This is a very thoughtful blog about shame and rebooting our assessment of addictions. THe comments add a really important idea of the responsibility and ability of the addict to admit what they’ve done to harm others, but the main idea is important: that stigma and shame only serve the addiction, not the addict, and that we all pay a price for untreated addiction. It’s a complex issue. My perspective is that the stories we’re telling about addiction, as a society, as a family, as a person, shape our ability to overcome it and change. We have to have the courage and clarity to address those stories so we can heal.
We know that substance abuse disorders carry a stigma. But when is a stigma something even worse?
Substance abuse has created a public health crisis in the United States, with the Centers for Disease Control and Prevention labeling it an epidemic, comparable in significance to obesity or cancer. The issue is so dire that for the first time, the U.S. Surgeon General’s Office released a report last year on substance abuse and addiction.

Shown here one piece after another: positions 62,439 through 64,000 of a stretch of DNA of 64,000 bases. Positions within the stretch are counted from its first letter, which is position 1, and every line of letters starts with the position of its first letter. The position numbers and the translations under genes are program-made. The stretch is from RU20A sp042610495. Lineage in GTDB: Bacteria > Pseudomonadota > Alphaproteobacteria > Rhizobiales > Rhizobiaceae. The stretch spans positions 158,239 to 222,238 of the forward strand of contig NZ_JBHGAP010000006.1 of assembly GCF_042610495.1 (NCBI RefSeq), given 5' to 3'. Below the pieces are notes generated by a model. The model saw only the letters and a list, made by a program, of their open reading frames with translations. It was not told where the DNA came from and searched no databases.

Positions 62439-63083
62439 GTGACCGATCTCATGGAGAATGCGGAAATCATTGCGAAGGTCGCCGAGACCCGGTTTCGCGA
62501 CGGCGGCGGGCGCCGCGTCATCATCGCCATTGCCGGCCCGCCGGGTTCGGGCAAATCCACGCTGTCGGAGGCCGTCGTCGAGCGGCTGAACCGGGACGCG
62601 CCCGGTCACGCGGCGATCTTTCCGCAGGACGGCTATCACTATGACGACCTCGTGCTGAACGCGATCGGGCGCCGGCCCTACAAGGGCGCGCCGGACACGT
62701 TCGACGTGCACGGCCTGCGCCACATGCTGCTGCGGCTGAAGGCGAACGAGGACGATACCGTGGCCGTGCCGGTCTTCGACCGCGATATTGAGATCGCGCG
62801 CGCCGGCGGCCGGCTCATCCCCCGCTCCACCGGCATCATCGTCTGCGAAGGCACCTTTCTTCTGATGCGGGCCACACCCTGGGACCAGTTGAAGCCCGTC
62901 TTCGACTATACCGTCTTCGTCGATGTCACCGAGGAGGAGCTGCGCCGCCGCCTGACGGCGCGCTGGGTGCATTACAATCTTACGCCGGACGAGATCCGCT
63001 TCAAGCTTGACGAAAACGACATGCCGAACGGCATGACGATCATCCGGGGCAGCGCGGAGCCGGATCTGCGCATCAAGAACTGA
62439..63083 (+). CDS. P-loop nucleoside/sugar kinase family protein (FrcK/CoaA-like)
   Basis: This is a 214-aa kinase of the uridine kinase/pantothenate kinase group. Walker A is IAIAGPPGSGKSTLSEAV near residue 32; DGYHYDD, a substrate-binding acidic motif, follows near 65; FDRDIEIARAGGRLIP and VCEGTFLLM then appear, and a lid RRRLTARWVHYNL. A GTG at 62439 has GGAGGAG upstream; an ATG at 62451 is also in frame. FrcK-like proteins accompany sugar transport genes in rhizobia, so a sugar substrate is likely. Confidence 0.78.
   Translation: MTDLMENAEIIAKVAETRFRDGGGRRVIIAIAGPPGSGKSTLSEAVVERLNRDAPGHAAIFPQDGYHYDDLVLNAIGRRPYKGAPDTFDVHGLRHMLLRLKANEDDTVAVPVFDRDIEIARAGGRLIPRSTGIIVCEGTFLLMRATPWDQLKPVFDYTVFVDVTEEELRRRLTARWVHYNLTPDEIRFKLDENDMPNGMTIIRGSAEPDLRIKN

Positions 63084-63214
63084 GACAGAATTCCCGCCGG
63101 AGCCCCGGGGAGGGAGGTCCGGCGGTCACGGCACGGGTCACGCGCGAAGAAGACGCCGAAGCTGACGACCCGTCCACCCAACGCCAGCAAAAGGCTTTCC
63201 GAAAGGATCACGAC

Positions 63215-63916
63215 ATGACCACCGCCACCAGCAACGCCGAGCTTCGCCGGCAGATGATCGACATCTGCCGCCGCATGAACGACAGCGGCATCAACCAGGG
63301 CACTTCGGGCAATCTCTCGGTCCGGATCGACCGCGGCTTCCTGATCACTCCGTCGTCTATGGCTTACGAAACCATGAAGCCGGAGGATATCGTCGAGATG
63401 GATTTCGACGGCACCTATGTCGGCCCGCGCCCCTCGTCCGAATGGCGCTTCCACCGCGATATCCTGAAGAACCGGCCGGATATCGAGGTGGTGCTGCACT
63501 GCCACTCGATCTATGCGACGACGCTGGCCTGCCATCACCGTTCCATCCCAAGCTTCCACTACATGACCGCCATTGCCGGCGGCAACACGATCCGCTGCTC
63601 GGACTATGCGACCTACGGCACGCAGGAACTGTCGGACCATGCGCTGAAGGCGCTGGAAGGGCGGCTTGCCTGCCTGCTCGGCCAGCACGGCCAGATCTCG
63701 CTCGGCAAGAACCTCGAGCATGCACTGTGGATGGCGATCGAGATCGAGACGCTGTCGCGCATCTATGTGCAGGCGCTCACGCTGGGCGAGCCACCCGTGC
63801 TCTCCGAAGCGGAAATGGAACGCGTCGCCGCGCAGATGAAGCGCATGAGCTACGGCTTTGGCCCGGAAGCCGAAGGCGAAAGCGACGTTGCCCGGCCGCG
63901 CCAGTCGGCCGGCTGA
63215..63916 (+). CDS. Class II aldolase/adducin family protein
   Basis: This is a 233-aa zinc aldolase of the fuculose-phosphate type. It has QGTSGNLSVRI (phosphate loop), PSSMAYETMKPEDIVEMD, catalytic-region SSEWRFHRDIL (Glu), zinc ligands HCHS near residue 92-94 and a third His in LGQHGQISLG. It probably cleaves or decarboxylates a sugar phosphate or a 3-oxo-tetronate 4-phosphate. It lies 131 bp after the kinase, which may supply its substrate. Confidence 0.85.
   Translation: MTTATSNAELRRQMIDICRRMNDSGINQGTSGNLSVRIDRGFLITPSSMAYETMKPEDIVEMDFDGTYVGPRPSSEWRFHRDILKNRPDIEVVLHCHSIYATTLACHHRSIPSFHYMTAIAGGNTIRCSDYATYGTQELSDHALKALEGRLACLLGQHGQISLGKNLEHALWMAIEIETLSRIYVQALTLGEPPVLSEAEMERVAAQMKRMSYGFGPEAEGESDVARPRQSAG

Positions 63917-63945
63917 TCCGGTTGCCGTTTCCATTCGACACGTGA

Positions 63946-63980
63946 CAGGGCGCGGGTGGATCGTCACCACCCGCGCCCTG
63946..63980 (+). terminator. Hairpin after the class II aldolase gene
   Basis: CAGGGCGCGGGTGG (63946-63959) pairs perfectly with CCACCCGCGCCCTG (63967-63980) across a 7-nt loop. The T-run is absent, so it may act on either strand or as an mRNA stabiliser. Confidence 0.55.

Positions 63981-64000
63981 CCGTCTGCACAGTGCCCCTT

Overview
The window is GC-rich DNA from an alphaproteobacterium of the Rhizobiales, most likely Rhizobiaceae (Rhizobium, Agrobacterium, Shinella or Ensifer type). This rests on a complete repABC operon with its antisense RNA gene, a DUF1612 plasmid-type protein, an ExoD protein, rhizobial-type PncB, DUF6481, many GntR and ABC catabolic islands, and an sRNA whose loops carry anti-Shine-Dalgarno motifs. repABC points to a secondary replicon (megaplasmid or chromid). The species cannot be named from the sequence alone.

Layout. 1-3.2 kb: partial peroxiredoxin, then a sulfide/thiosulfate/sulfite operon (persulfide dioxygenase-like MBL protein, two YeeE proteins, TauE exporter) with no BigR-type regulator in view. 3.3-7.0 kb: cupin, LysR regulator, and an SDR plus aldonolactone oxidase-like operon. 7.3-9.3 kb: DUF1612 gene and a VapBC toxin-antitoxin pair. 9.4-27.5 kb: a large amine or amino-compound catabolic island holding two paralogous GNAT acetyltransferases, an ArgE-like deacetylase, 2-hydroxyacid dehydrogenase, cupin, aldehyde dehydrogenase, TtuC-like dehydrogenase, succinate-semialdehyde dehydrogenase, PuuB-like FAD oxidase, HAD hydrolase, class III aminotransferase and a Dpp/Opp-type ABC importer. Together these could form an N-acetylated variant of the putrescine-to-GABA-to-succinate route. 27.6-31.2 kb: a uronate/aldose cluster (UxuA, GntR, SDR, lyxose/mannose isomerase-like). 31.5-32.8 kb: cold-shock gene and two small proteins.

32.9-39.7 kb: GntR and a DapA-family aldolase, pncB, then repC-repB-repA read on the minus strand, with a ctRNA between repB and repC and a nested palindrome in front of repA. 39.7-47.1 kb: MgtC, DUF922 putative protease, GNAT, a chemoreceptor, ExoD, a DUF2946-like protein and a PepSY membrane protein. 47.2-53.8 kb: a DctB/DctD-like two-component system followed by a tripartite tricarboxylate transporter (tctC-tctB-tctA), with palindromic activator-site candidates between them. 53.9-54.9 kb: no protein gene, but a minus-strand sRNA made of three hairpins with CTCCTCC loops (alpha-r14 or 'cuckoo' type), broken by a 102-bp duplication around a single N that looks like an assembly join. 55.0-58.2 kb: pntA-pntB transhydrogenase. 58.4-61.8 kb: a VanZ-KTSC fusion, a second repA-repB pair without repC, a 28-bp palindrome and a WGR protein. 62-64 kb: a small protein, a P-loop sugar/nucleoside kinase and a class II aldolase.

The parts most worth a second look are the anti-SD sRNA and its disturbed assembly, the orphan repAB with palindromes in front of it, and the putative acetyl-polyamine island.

The battle with addiction claims tens of thousands of American lives each year and affects millions more, including loved ones and families. So, why do we still treat substance abuse as a stigma or, worse yet, a character flaw?
The American Attitude Toward Addiction
The word “stigma” doesn’t properly address the way people with mental health issues such as addiction are treated in this country. Millions of Americans struggle with substance abuse – according to the Surgeon…
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